However, Orgasm published in 2014 by Daylight Books immediately came out to press interest with a hit story in the Huffington Post with thousands of likes and blogs about it, but the fear surrounding sex affecting women’s rights on campus did not bring me invitations to speak as in the case of all my other projects, so it was harder to tell the story. Marion and I had a good book tour in Germany but the topic was affected by the #metoo theme, which took abuse of women by men as the enemy, not intimate healthy knowledge around orgasm. Yes, today sexual workers are being financed to find a place in society but the shame around intimate women’s topics is stuck in limbo. This is why Marion and I are preparing a women’s summit focussing on sexuality issues in July 2020.
You published two books on woman and their sexuality – The Erotic Life of Women in 1998 and one on female orgasm in 2014. Back then it was quite controversial as you featured sex workers next to “ordinary women” – weirdly enough, these photos now have a nearly vintage feel to me. It’s like woman’s awareness of their bodies and how they look at them, especially regarding body acceptance, periods, and female sexuality in general, has been taken to a completely different level. A LOT has happened since then. How do you see this development, especially when you look back and considering how you started out?
The Erotic Lives of Women with my photographs and Marion Schneider’s interviews was cutting-edge, breakthrough vision. It was just before “50 is the new 40; 60 is the new 50” era and the internet, and we valiantly revealed how women expressed their sensuality and sexuality for pleasure, excitement, health, fulfilment and recovery from abuse. We featured young and old as at that time flirting and a flare for life was admired. The book was a huge success. It was called the ‘best book of the decade’ by the New York Times, and was the subject of many ten-page spreads in magazines ranging from GQ to Marie Claire.
You lived for a very long time at the Chelsea Hotel in New York. How did you come to move in?
My neighborhood was hit with gentrification and at that time the collector Marion Schneider, who was evolving as my creative partner, used to stay there when she visited me. She suggested I consider it. I made a sudden change when the managing director, Stanley Bard, showed me a writer’s room on the eighth floor. I left my full set of furniture saved from my earlier marriage at the 8th Avenue Salvation Army resale store and moved to the hotel, which offered storage for my photo shows in their basement, a great room and place for photo gear, clothes, suitcases, a private bathroom and a lobby for meeting other creative and international guests.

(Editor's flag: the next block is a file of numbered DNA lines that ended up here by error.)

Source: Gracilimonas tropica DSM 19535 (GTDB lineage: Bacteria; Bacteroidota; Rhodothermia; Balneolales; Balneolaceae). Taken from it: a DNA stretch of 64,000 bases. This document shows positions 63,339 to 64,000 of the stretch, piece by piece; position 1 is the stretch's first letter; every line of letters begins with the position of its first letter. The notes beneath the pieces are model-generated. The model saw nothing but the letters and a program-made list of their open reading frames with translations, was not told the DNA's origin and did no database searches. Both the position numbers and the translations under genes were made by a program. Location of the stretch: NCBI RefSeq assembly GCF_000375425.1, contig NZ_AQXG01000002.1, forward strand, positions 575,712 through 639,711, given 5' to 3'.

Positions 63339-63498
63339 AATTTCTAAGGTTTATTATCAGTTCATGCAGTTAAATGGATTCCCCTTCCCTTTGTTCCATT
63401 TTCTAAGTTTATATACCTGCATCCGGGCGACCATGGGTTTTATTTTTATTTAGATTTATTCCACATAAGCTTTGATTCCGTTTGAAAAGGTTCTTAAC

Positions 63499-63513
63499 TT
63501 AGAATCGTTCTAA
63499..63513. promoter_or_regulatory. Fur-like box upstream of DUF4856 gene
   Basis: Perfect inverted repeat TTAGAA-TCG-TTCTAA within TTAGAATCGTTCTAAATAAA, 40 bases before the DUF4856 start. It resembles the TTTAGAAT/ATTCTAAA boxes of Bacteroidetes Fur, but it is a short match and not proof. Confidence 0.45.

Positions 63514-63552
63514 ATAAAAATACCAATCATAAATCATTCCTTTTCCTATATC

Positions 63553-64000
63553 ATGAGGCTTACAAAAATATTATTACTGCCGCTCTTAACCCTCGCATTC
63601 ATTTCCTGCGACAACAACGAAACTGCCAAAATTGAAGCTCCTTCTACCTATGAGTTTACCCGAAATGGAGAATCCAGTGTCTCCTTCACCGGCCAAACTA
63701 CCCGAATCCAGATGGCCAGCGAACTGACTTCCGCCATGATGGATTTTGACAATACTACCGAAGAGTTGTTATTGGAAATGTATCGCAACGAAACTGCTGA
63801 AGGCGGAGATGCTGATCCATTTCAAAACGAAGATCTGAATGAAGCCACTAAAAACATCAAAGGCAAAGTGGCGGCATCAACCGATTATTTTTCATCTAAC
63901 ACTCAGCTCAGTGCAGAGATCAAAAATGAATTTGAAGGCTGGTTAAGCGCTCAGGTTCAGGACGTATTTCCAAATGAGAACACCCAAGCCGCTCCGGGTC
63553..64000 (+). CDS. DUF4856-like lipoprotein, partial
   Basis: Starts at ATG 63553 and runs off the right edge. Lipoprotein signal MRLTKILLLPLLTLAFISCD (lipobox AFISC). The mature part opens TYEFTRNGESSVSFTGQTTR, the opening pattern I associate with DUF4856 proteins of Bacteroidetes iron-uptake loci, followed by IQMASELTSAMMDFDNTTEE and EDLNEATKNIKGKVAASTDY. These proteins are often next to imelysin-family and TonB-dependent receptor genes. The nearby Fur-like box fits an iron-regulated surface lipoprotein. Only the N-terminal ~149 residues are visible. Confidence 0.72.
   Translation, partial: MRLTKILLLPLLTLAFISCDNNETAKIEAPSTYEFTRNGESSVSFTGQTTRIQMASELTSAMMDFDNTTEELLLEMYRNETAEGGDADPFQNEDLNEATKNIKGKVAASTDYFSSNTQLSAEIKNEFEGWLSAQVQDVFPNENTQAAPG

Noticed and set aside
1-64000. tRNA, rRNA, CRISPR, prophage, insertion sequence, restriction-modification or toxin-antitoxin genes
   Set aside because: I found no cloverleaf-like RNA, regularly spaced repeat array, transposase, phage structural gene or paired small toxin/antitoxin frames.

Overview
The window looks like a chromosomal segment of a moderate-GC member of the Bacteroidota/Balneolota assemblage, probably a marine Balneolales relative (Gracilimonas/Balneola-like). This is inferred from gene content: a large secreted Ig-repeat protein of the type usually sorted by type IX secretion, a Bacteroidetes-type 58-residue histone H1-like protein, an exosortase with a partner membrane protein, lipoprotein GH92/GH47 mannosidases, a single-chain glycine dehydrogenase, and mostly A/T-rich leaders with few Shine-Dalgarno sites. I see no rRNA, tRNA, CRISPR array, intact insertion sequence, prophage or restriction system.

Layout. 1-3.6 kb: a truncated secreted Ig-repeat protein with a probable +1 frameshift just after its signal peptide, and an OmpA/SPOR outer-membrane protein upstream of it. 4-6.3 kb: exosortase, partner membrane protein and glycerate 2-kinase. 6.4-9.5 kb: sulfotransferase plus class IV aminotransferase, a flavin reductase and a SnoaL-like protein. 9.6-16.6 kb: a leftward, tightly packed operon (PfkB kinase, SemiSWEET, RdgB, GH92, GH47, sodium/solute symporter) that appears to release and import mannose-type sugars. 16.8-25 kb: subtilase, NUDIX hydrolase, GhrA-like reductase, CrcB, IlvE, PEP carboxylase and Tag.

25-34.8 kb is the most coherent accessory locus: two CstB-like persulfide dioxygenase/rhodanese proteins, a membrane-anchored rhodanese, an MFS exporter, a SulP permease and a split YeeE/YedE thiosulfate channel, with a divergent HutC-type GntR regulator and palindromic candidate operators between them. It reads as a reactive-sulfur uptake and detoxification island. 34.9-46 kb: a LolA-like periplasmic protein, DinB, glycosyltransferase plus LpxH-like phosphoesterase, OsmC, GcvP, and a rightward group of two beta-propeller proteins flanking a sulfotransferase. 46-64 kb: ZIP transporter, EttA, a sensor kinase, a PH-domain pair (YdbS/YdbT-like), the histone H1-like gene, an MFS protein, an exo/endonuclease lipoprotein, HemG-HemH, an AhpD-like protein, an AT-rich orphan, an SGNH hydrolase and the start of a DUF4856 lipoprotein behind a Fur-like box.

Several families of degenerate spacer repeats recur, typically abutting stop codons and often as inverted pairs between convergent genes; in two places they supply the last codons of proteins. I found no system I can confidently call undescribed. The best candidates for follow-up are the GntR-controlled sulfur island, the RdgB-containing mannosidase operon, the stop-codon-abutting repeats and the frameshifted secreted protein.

What could be better than the first night, when the bell hop took me for a ride on his Harley with white fringe handlebars and explained all the cool places around those blocks?
You met Alexander McQueen at the Chelsea and he invited you to his fashion show the next day. Can you remember which one it was and what you two talked about?? What was your impression of him and the fashion show?
The bell hop at the hotel nudged Alexander and me together in the lobby, and soon he was in my room looking at my Healing Waters portfolio and seriously discussing how to imagine the images as a backdrop for his Paris fashion show.
He was in New York for an East Village show in a former Jewish Temple – I think in the 90ies?
He immediately saw to it that I had a VIP invitation seat, and I was energized by the night’s procession of models in fragile white dresses, very torn, bloods-soaked outfits. I woke up the next day knowing my ‘photo’ palette had to change! I started using new slide films, off brands and it gave me a push into experimenting.